Humidity is just as critical as temperature. Hitting ideal relative humidity levels in the grow room lowers the risk of spider mite infestation (too low) or powdery mildew (too high). Beyond pathogen control, humidity levels also predict efficient photosynthesis. Humidity affects transpiration rates, stomatal openings, water use, nutrient use, and much more.
An indoor grow room's relative humidity is impacted by temperature (see above for what influences temperatures), design (hydroponic or soil-based), CO2 enrichment, and outside climate. 
With all the grow room components in place, use a grow room monitor to check relative humidity levels. Introduce a dehumidifier or a humidifier as needed. Certain inline exhaust fans, like the Cloudline Series, include a built-in temperature and humidity controller. This means, if temperature and relative humidity go beyond preset levels, the exhaust kicks into gear.
Use the following table as a guideline for indoor grow room relative humidity:

Stage Relative Humidity
Seedling and Clone Seedlings 60%, Clones 80-90%
Vegetative 55-65%
Early Flower 46-50%
Late Flower 40-45%


Vapor Pressure Deficit In a Grow Room

Vapor pressure deficit, or VPD, is a final key component to consider within the grow room environment. It's related to the relative humidity in the air, which means it also ties into temperature. 
VPD is the difference between the vapor pressure of the air and the pressure within the plant. If there is a deficit on one side or the other, the system will naturally try to equalize the pressure. 
Why does any of this matter for growing weed? Because VPD affects transpiration rates or the movement of water and nutrients from the plant's roots into the canopy. Transpiration is the eventual evaporation through the stomata of the leaves. If the VPD is too high, the plant transpires too rapidly and cannot drink enough water to counteract the transpiration. If the VPD is too low, the plant literally starts to choke.
Mastering VPD is mastering all other grow room factors: temperature, humidity, and ventilation. Light position, airflow, and humidity also play a role. It can even come down to the size of your grow room, with larger spaces more challenging to manage them smaller. 
The easiest way to measure VPD is through a grow room monitor, like the Pulse One. Once captured, adjust based on small tweaks to temperature, humidity, and airflow. If you are following along, ideal temperature and relative humidity levels change depending on what stage your plants are in: clone, vegetative, or flower.

Grow Room Monitors and Controllers

With so many numbers floating around, and so many possible system-adjustments, perfecting an indoor grow environment feels like a daunting task.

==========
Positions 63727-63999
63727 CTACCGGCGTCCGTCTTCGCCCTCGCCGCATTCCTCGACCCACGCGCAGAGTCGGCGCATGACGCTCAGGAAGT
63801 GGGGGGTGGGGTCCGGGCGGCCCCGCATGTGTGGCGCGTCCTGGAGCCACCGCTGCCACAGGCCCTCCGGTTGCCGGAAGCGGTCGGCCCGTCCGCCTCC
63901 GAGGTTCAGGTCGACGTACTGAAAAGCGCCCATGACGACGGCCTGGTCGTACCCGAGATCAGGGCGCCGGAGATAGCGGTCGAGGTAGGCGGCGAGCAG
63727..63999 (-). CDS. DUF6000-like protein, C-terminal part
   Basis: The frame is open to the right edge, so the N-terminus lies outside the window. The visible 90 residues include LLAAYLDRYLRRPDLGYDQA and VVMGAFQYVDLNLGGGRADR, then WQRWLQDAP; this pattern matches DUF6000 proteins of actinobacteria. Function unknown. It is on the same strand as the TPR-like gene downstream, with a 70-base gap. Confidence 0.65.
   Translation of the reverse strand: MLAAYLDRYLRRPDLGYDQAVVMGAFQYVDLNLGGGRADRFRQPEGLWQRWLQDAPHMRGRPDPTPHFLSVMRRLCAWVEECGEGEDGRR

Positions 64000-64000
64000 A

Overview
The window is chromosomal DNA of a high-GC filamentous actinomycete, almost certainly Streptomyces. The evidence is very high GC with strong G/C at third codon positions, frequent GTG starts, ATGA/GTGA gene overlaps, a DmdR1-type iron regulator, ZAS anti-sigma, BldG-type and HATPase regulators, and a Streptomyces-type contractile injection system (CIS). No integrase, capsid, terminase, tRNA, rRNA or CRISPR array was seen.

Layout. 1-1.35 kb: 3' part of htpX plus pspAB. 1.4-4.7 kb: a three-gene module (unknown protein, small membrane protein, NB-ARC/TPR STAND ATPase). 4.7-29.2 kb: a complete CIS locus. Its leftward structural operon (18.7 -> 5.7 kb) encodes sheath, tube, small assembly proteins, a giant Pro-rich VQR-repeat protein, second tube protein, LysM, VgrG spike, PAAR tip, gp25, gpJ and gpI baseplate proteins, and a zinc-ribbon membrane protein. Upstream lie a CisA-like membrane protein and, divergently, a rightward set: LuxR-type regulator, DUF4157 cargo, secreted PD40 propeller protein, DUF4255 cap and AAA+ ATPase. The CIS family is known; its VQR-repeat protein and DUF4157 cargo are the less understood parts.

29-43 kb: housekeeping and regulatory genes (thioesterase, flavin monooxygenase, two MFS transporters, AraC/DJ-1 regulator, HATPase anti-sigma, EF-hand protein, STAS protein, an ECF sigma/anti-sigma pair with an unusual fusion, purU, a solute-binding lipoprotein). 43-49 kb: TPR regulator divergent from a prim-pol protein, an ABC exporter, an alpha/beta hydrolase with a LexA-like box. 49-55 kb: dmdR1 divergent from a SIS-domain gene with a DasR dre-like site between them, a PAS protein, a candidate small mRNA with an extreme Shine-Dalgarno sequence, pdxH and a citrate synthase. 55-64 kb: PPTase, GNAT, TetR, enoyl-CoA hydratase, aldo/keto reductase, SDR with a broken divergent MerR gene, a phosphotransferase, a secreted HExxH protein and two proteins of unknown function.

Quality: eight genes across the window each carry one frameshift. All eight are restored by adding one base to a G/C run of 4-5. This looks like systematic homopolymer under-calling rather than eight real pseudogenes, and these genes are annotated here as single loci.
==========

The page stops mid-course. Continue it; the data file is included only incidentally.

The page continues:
And while we stand by our statement that you can squeeze a lot out of your grow room without falling for the gimmicks of expensive tech, you still have to know what's going on. If you don't have a grasp of temperature, relative humidity, VPD, and how they vary throughout the day or over the course of the grow — your harvest will suffer.
A simple Pulse One monitor puts all the information you need into the palm of your hand. It means you aren't tied to the grow room 24 hours a day for constant environmental check-ups. Combined with a timer on the lights or controls on the exhaust fan, and you'll free up even more time. Controllers and monitors allow you to act as a grow room manager, not a babysitter. 

Grow Room Monitors

Monitors provide 24/7 feedback about the environment with a digital display on a wall-mounted device or a mobile-friendly, Bluetooth connected dashboard. In the simplest terms, monitors give data to the grower, who can then make adjustments to perfect the environment. They often also provide historical records for post-harvest analysis.
Grow room monitors have customizable parameters like temperature, humidity, light and/or VPD. When the grow room goes outside these settings, the device notifies the cultivator with an alarm. Instead of finding out about an environmental disaster 24 hours later, you'll know instantly.

Grow Room Controllers

Controllers take room management to the next level with built-in automation. They monitor, then adjust. Controllers may come as separate devices, connected via data cables to light fixtures, or they come already incorporated into the technology itself.
For example, the T series Cloudline exhaust fans come with built-in temperature and humidity controllers. Once set, they monitor the grow room environment and activate the fan if the settings are exceeded. Another option is the Growers Choice offers an add-on device, which connects via a data cable to the light fixtures. A single controller can work with up to 200 fixtures, although you must plug each fixture into an outlet. 
Other controllers roll power outlets into the package, which is ideal if you find yourself restrained by the number of outlets within the grow room. If you only have a handful of outlets to work with (and don't want to redesign the electrical for your space quite yet), choose an outlet tap with a controller combination. Several fixtures plug into a single controller, freeing up space for other electronics.

Perfect The Grow Room Environment For Bigger Better Yields

The beauty of the indoor grow room is the ability to perfect the elements beyond even what mother nature can provide. Getting the temperature, humidity, ventilation, VPD, and other elements right all make for bigger flowers and better yields. 
And while you can drown yourself in expensive, complicated tech, this is not necessary. Basic components, managed through a grow room monitor are really all you need to master the indoor grow room environment.